VOSBBO World ORGANIZATION

VOSBBO FOR YOUTH, AND YOUTH CAN MAKE CHANGE IN World

News ||

Shamshi air Base/ NATO Supplies, and Pakistani govt

Posted by vosbboorg on December 14, 2011 at 10:55 AM Comments comments (0)


 

Last updated: 48 mins ago

 

Make DAWN Your Homepage

HomeLatest NewsPakistanWorldBusinessSportSci-TechEntertainmentOpinionNewspaper

MultimediaBlogForumIn-depthArchives

Headlines: Institutions working within constitutional ambit: GilaniShamsi airbaseFrom the Newspaper | Editorial | Yesterday

A PICTURE may be worth a thousand words but the story it tells isn`t always what is hoped for. With the American presence at the Shamsi airbase in Balochistan coming to an end, security authorities have allowed cameras to record the American evacuation and the return of Pakistani soldiers to the base. The idea of doing so was clearly to suggest that Pakistan had stood up to the American superpower and prevailed in a stand-off over control of the base. But it is an odd way to try and project the strength of the Pakistani state. In fact, the images of Pakistani soldiers taking guard around Shamsi as an American plane prepares to depart ought to raise an awkward question: how did Pakistan manage to lose control of the airbase in the first place? What has been projected as a moment of triumph is really masking years of embarrassing half-truths and misinformation.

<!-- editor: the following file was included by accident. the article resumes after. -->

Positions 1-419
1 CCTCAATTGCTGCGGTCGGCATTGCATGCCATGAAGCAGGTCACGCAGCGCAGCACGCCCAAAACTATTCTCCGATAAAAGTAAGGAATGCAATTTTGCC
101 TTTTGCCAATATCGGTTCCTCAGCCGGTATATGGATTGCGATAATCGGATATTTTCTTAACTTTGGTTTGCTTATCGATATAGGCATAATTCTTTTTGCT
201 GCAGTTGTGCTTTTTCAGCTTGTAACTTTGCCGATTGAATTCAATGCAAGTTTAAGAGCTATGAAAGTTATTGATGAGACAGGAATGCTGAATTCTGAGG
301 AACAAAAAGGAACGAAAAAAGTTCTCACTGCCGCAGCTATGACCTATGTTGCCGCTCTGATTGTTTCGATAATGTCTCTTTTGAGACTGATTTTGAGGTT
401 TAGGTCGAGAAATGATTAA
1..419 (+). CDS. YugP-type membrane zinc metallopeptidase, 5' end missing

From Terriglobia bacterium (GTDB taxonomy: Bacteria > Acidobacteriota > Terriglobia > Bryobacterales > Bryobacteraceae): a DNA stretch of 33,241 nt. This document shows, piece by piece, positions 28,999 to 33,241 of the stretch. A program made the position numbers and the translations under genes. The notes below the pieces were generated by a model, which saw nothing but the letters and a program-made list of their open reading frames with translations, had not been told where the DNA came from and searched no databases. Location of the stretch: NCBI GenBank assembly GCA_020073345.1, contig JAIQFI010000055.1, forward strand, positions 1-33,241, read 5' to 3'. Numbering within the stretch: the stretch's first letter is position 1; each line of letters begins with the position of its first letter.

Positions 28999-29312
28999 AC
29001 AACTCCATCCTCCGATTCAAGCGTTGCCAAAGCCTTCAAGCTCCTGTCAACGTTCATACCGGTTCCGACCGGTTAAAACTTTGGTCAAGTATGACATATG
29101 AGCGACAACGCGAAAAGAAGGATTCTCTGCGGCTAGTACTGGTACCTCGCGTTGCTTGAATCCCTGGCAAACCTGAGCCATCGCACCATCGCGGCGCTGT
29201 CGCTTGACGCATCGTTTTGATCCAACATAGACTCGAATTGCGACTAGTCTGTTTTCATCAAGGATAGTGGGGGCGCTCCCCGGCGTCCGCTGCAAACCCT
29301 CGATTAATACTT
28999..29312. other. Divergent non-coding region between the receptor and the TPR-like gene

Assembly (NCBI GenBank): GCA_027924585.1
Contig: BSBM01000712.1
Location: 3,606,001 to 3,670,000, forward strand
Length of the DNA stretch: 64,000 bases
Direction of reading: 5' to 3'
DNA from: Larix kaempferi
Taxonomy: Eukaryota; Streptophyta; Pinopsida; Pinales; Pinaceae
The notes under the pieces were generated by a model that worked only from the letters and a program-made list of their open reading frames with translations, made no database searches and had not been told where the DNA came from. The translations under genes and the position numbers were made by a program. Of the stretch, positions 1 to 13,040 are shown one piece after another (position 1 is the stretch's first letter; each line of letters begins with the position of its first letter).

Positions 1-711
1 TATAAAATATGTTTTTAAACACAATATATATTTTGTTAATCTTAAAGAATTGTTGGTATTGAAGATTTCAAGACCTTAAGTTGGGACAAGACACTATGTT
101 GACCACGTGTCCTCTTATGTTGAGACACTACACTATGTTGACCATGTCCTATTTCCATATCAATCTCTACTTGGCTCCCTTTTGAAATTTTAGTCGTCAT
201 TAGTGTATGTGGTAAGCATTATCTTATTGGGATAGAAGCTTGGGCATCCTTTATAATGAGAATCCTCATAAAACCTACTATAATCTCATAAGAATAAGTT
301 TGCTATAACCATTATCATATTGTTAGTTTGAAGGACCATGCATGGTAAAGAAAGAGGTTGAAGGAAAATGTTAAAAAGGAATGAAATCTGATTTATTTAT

Shamsi is an airbase deep inside Pakistani territory. It was built in the early 1990s by the UAE ruler to facilitate the hunting of the endangered and protected houbara bustard. After 9/11 and the arrival of American forces in neighbouring Afghanistan, the base somehow came under the control of American personnel via an opaque trilateral deal. Earlier this year Pakistani officials claimed that because Shamsi had been leased to/belonged to the UAE, Pakistan couldn`t evict the Americans from the base. Now, having finally managed to get the Americans to leave, Pakistan`s security authorities are trying to paint it as a victory. The Americans were portrayed as `reluctant` to leave the Shamsi airbase. Could their reluctance really have been rooted in some kind of legally binding understanding that neither the US nor the Pakistani state wanted to make public? The root of the problem is that once a matter is deemed to be related to `national security` a wall of secrecy is erected around it and no one other than a select and privileged few has a right to ask questions or get answers about the matter.